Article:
Author: Danielle Thomas
After a coal mine facility fatality on September 17, 2019 MSHA encourages an emphasis on MSHA safety best practices. An electrician was electrocuted after contact with an energized conductor.
MSHA Safety Reminders for Electrical Work
- Lock out and tag out the electrical circuit yourself. Never rely on others to do this for you.
- BEFORE entering an electrical enclosure or performing electrical work:
- Open the circuit breaker or load break switch away from the enclosure and de-energize the incoming power cables or conductors.
- Open the visual disconnect away from the enclosure and confirm that the incoming power cables or conductors have been de-energized.
- Lock out and tag out the visual disconnect.
- Ground the de-energized phase conductors.
- Wear properly rated and well maintained electrical gloves when troubleshooting or testing energized circuits, follow the proper steps before performing electrical work.
- Use properly rated electrical meters and non-contact voltage testers to ensure electrical circuits have been de-energized.
- Only use qualified, trained workers. Ensure electrical work is performed by a qualified electrician or someone trained to do electrical work under a qualified electrician’s direct supervision.
- Identify circuits and breakers.
Continue Reading »
In Bladen County, North Carolina an unprotected worker falls from building resulting in a fatality. The worker, Mildred Gray Williams fell approximately 15 feet while replacing metal roofing on the Bladen County Water Rescue Building.
Williams was a firefighter for the West Lake Fire Department, but at the time of the accident was working for Young’s Construction.
“This is such a tragic event for our community,” said Sheriff Jim McVicker. “Because this is a work-related death, we are required to report this incident to the North Carolina Department of Labor for investigation which we have done.”
Although Williams was pronounced dead at the scene after the fall, she was escorted to the Cape Fear Valley – Bladen County Hospital by local first responders.
The Occupational Safety and Health Division (OSHA) is investigating the accident, according to officials with the N.C. Department of Labor.
As of October 1st, 2019 there are new OSHA inspection changes in effect. These factors will allow consideration of outside factors into inspections. The OSHA Weighting System, OWS, replaces the previous system that was put in place during 2015.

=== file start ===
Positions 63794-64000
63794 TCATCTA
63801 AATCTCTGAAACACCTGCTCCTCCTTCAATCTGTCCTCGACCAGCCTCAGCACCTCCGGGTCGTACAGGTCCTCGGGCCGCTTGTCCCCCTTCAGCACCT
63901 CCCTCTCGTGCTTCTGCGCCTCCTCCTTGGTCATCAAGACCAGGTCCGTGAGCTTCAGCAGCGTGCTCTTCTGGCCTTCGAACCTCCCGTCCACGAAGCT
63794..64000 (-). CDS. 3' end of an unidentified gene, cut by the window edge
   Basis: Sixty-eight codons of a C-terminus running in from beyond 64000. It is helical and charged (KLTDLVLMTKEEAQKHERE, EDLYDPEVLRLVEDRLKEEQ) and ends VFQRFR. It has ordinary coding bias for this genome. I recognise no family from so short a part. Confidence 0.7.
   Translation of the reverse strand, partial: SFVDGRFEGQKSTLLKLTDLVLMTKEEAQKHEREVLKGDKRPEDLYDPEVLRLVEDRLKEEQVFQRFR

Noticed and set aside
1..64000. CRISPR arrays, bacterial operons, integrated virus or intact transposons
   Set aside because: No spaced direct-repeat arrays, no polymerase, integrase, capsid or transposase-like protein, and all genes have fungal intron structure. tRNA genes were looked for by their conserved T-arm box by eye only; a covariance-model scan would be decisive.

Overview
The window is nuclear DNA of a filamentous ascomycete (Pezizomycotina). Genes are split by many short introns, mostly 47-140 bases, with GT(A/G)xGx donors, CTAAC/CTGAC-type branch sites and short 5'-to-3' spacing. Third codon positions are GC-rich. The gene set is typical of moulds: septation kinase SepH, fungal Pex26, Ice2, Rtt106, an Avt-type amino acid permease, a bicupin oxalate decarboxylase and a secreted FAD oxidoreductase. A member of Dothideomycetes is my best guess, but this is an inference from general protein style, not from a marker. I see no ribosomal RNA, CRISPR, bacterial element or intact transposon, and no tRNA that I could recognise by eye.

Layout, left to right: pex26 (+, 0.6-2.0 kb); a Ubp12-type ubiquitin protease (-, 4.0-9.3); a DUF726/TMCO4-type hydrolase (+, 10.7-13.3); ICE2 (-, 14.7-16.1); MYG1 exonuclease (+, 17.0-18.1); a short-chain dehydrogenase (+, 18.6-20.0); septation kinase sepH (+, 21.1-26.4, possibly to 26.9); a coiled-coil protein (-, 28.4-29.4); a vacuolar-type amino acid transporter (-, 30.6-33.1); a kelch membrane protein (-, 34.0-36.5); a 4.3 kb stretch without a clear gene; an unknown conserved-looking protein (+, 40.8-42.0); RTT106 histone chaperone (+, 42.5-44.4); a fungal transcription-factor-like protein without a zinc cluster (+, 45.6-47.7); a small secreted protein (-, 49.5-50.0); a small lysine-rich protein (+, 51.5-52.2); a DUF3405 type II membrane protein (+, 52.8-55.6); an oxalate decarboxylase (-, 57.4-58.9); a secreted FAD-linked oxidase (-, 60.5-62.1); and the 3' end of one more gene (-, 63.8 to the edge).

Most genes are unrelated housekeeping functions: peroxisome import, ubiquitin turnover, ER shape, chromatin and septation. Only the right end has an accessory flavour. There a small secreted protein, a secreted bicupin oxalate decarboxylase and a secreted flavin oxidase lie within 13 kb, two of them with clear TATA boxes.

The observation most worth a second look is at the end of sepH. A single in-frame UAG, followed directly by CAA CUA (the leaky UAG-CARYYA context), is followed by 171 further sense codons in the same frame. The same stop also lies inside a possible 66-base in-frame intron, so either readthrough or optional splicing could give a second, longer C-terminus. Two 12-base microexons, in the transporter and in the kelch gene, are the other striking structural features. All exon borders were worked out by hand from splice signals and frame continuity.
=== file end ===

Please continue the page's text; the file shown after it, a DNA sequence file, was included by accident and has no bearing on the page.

The new approach will encourage the appropriate resources to promote safe & healthy workplaces. The management system will focus enforcement activity on strategic and critical areas where OSHA can have the greatest impact.
Rather than focusing the inspection on a time-weighted basis it will have a more balanced approach. There will be three work elements that are part of the OSHA inspection changes: enforcement activity, essential enforcement support functions, and compliance assistance efforts.
Under the Occupational Safety and Health Act of 1970, employers are responsible for providing safe and healthful workplaces for their employees. OSHA’s role is to help ensure these conditions for America’s working men and women by setting and enforcing standards, and providing training, education and assistance. For more information, visit www.osha.gov.
Inspection Preparation Worksheet
The OSHA Review Commission is an independent federal agency, providing administrative trial and appellate review, created to decide contests of citations or penalties resulting from OSHA inspections of American work places. The Review Commission functions as a two-tiered administrative court, with established procedures for (1) conducting hearings, receiving evidence and rendering decisions by its Administrative Law Judges (ALJs) and (2) discretionary review of ALJ decisions by a panel of Commissioners.
The Commission made several technical amendments to the rules of procedure and they were published to the Federal Register on August 30, 2019.
Download the document here.
In 2016 a skylight fall protection miss resulted in a worker fall and fatality. Brian Iszak, a roofing contractor, fell through a flat roof and landed on the floor below. Casey Jones, another worker onsite said, “I turned around and caught the top of his head going through … through my peripheral.”
The fall hazard on the roof was covered by something similar to sheet metal, according to Michel Morin on site. It was held in place with a few screws that were not fully attached.
Had proper safety precautions been taken, a skylight fall protection miss would not have occurred. Skylight guardrail, skylight screens, and skylight nets would have been acceptable forms of fall protection.
The Raptor Skynet is an cost-effective, OSHA approved fall protection solution for roofer contractors. It is reusable and can be installed within a few minutes. Should a worker experience a fall, this net will catch them and prevent a fall to a lower level or sub-floor. Learn more about the Raptor Skynet from Fall Protection Systems.